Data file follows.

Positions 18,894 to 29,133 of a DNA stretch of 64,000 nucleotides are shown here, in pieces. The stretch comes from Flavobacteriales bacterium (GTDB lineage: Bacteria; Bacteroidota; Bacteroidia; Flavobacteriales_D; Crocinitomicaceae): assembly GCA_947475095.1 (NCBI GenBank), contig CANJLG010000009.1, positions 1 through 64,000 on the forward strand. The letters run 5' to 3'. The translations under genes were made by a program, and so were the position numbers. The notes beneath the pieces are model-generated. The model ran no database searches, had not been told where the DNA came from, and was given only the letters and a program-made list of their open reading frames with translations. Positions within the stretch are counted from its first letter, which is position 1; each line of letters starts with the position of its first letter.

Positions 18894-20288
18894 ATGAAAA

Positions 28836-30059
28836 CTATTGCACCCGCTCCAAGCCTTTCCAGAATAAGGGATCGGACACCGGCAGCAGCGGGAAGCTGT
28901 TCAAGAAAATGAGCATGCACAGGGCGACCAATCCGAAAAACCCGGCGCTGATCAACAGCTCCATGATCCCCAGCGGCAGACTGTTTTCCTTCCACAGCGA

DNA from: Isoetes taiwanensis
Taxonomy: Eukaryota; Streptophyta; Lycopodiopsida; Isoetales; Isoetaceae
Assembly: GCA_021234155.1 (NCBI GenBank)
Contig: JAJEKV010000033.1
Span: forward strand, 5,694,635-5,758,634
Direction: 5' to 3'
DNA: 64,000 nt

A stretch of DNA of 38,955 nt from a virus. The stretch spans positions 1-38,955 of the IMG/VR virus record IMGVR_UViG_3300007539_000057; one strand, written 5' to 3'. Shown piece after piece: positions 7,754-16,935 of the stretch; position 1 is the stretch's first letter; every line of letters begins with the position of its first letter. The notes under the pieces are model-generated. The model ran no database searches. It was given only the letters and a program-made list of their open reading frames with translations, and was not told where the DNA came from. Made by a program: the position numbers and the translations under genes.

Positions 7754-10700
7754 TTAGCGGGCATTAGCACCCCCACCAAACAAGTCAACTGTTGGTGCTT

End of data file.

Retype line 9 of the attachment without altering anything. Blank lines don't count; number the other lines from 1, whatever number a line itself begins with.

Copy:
Assembly: GCA_021234155.1 (NCBI GenBank)